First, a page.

Another issue in first grade was busy work. Bundles of work pages, or “staple sheets” as they were called, were given to each child who was expected to work the exercises but also outline each illustration (apple for “a” or whatever) and color it in. To quick learners, it proved frustrating and tedious.

By second grade, a very discipline-minded teacher set forth a rule of no talking in the lunch room until kids were finished with their meals. Since I was again spending time with the students as room mom, part of the fun was joining them for lunch. They were delighted to sit with me, and I loved to interact with them in a way that was not necessarily in a structured manner.

What I observed during that time was lots of wasted food. Lots. Kids were not allowed to talk during their free lunch time until all their food was gone, or they would have their names written on the board and be punished. So what else were they to do? They threw away most of their food. Problem solved! Now they could talk. It was wasteful. Elementary kids who sat in a classroom for hours during the day needed some time to release all that pent-up energy, and social time with their friends.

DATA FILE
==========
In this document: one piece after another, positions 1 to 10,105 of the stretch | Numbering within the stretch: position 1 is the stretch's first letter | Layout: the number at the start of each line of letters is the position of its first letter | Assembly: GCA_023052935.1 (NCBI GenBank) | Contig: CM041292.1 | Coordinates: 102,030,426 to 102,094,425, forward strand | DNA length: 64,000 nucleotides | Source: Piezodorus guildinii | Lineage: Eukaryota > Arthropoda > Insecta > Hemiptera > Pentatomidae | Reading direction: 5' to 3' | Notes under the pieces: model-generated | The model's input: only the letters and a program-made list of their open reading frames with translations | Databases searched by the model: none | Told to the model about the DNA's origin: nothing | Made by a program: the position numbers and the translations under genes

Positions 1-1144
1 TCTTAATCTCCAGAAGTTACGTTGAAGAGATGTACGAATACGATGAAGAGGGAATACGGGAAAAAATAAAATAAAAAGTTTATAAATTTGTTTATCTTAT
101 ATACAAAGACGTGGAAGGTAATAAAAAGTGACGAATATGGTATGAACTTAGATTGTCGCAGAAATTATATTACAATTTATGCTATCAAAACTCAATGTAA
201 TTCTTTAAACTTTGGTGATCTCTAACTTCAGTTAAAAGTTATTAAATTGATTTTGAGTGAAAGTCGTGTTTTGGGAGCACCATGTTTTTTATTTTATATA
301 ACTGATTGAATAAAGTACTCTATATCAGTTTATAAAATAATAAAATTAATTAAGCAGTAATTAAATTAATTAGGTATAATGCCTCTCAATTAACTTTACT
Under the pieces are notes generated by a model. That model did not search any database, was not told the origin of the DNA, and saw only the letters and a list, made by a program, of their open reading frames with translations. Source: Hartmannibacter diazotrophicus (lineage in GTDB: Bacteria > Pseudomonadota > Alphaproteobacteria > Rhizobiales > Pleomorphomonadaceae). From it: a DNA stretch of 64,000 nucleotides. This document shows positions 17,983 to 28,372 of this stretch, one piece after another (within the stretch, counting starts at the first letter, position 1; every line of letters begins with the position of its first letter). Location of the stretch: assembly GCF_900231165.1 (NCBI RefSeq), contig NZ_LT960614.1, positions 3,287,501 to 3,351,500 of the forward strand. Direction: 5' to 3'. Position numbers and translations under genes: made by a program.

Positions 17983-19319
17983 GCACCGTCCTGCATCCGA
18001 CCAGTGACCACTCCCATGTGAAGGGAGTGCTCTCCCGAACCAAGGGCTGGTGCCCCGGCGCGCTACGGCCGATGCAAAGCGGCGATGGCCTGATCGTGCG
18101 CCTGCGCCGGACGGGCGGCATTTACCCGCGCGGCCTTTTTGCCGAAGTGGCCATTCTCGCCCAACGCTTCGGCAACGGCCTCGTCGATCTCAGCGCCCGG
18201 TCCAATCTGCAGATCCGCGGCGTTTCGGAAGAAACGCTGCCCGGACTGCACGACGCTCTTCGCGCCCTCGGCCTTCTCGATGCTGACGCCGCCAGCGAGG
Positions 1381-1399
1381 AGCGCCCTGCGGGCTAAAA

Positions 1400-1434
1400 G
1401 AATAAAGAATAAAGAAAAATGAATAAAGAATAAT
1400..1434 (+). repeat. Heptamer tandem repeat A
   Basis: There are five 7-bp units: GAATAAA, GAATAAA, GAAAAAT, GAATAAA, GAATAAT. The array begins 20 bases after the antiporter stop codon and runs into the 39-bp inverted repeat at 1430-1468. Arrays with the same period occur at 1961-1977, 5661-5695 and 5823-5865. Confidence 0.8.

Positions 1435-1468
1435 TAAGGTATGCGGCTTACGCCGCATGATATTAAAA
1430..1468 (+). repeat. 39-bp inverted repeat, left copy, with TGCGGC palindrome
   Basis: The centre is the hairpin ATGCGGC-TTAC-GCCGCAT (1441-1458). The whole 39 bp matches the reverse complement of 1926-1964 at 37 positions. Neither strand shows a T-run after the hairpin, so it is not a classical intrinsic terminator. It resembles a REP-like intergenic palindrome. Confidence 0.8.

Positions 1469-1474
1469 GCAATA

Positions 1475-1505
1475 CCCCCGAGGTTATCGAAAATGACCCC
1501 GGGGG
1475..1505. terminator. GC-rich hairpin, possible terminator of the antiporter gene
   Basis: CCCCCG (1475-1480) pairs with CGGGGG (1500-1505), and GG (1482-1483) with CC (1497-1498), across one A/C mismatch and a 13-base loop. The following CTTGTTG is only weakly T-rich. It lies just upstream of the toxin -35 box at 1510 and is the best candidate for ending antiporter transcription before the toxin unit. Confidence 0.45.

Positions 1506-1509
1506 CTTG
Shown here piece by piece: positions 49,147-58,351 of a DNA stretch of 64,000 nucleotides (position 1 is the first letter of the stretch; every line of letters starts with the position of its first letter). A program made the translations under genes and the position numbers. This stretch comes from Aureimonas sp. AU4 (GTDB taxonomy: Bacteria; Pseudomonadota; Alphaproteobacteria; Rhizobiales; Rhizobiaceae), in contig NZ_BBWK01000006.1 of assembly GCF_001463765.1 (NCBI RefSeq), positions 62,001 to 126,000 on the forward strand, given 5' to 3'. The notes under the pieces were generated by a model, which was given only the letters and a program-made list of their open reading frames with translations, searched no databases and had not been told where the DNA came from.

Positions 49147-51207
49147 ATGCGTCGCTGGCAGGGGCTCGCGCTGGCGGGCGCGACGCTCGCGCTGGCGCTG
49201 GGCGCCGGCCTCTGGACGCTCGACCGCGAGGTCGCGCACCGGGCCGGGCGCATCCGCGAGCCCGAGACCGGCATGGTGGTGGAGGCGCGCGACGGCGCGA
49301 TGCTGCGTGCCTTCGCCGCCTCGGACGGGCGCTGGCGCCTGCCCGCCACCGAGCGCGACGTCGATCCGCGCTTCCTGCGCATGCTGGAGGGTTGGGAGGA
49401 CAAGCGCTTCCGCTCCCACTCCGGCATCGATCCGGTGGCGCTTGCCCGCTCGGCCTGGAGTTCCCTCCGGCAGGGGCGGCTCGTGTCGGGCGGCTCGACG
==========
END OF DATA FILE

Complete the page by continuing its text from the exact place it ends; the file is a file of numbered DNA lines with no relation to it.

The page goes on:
I went to the principal, a fair-minded man I knew well, to discuss my concerns. He was hesitant to interfere with a teacher, something I totally understood, but that didn’t help the situation. It was disheartening to see kids basically punished for being kids at what should have been a less-structured portion of their school day.

That was when light bulb #1 went on.

In second grade, more homework began being assigned. Since I was a stay-at-home mom, we were fortunate to have afternoons to complete homework and not lose our family time in the evenings except for those days when we had sports and other after-school activities. On those nights, we often had homework-dominated evenings.